Original Research

Factors affecting readmission of adolescent mental healthcare users to a psychiatric hospital

Stephanie A. Eichstadt, Shren Chetty, Thulisile G. Magagula, Xan Swart
South African Journal of Psychiatry | Vol 29 | a2110 | DOI: https://doi.org/10.4102/sajpsychiatry.v29i0.2110 | © 2023 Stephanie A. Eichstadt, Shren Chetty, Thulisile G. Magagula, Xan Swart | This work is licensed under CC Attribution 4.0
Submitted: 23 May 2023 | Published: 15 November 2023

About the author(s)

Stephanie A. Eichstadt, Department of Psychiatry, Faculty of Psychiatry, University of Pretoria, Pretoria, South Africa
Shren Chetty, Department of Psychiatry, Faculty of Psychiatry, University of Pretoria, Pretoria, South Africa
Thulisile G. Magagula, Department of Psychiatry, Faculty of Psychiatry, University of Pretoria, Pretoria, South Africa
Xan Swart, Private Practice, Pretoria, South Africa

Abstract

Background: Adolescent mental illness is increasing worldwide, leading to more admissions to psychiatric institutions. Many adolescents may require multiple readmissions, which is disruptive to their holistic well-being and costly for the healthcare sector. Identifying especially modifiable risk factors for readmission remains an important step in providing potential areas for improving patient care.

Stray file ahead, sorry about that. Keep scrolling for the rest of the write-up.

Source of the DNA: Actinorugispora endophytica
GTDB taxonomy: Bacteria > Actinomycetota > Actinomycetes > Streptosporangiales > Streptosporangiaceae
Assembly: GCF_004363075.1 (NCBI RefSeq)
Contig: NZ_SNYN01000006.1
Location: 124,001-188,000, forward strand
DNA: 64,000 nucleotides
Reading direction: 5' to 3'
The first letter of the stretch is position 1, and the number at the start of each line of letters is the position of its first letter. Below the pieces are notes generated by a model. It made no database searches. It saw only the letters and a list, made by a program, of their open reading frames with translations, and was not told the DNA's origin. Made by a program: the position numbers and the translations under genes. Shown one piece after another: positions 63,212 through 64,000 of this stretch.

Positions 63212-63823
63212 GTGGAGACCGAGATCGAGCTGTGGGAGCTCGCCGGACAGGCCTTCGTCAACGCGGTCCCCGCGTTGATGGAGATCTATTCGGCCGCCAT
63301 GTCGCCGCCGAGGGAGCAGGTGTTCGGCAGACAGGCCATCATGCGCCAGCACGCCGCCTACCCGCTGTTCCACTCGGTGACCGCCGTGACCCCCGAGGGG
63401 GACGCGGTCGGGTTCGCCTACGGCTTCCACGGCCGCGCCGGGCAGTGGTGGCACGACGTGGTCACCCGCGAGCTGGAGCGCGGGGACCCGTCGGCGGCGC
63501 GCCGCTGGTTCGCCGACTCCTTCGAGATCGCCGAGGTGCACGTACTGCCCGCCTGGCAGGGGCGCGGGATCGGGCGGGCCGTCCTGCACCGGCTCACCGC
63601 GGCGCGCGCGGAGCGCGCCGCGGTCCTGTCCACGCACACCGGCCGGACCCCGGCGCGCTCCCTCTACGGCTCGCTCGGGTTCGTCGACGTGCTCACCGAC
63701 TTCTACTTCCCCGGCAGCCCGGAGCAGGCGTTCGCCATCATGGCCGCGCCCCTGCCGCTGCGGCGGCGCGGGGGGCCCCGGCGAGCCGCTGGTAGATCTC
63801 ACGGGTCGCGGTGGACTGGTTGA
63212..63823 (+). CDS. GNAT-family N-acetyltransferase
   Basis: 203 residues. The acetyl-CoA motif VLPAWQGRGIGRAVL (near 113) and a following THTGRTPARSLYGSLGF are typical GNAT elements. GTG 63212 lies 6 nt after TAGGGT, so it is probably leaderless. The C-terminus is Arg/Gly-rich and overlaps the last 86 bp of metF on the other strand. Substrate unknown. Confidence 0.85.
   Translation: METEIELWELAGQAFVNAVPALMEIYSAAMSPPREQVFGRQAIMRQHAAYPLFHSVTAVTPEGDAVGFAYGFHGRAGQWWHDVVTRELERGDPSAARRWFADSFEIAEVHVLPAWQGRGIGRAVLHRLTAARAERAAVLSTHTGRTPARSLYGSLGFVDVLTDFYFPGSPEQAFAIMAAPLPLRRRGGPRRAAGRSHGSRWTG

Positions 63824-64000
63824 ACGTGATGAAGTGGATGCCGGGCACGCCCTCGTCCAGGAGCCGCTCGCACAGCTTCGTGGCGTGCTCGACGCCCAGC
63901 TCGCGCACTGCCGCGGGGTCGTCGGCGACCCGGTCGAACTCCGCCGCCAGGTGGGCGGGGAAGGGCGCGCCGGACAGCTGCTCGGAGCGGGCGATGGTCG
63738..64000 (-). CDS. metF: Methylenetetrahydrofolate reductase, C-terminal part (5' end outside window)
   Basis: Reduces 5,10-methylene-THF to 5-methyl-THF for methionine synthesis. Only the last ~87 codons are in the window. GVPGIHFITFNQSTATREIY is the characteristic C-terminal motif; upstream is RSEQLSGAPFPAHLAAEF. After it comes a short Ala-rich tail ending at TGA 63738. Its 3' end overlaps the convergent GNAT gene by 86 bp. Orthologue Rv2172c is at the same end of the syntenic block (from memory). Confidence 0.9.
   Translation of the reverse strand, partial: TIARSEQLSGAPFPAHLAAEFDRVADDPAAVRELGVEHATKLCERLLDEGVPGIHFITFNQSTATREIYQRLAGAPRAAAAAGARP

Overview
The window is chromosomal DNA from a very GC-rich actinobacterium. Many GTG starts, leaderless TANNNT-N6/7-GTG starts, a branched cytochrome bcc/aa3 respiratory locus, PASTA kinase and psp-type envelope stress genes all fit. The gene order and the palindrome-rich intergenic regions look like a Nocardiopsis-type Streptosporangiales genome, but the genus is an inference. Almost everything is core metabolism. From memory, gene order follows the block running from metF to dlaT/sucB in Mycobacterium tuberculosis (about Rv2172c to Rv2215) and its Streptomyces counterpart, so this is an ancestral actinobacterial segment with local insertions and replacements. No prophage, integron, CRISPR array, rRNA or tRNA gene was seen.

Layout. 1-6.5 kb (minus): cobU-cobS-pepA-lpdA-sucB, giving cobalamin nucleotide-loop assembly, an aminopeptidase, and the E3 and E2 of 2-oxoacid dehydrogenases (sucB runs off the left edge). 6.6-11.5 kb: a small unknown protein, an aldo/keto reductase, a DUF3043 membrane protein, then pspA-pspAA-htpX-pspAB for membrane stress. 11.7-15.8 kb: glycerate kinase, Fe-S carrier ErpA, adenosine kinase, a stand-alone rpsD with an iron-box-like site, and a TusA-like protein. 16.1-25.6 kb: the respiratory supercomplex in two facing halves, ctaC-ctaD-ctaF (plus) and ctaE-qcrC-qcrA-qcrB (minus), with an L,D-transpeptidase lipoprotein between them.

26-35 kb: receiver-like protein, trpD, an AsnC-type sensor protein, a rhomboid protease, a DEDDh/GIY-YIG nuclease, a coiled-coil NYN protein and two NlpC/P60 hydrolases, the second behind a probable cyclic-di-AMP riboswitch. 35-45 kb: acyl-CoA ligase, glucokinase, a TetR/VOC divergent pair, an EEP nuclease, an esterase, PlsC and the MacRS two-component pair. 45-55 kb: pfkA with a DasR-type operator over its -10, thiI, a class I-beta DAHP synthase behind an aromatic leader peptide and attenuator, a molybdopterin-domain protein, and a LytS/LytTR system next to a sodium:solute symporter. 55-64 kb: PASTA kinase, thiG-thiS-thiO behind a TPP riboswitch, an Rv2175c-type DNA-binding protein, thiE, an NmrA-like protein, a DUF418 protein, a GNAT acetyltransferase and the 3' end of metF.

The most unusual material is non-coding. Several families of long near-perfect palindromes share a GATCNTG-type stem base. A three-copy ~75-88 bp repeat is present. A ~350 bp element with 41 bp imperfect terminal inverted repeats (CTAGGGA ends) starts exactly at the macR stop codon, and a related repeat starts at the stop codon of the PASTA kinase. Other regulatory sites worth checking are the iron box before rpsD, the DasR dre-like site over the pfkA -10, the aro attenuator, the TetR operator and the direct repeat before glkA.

Aim: This study investigated the risk factors associated with the readmission of adolescent mental healthcare users to a specialist psychiatric unit.

Setting: The specialist adolescent unit at Weskoppies Psychiatric Hospital.

Methods: In this retrospective study, the clinical files of 345 adolescents admitted between 2015 and 2019 were reviewed. The primary outcome variable was readmission, that is, whether a patient was readmitted to Weskoppies Hospital (n = 98) compared to those with no recorded readmission (n = 247).

Results: Readmitted adolescents were significantly younger on first admission compared to the non-readmitted group (13.46 vs 14.26, p = 0.016). Bivariate analysis showed that the readmitted group had a much higher rate of non-adherence to treatment (38.1% vs 10.5%, p = < 0.001). Patients with a family history of mental illness had a significantly higher risk of readmission (52.2% vs 37.5%, p = 0.015).

Conclusions: Adolescents were more likely to be readmitted if they had first admission at a younger age, a family history of mental illness or non-adherence to treatment.

Contribution: Identifying especially modifiable risk factors for readmission of adolescents to improve patient care, particularly in the South African context where there is a paucity of research on this topic.


Keywords

adolescent; mental health; readmission; risk factors; psychiatric hospital.

Sustainable Development Goal

Goal 3: Good health and well-being

Metrics

Total abstract views: 958
Total article views: 674


Crossref Citations

No related citations found.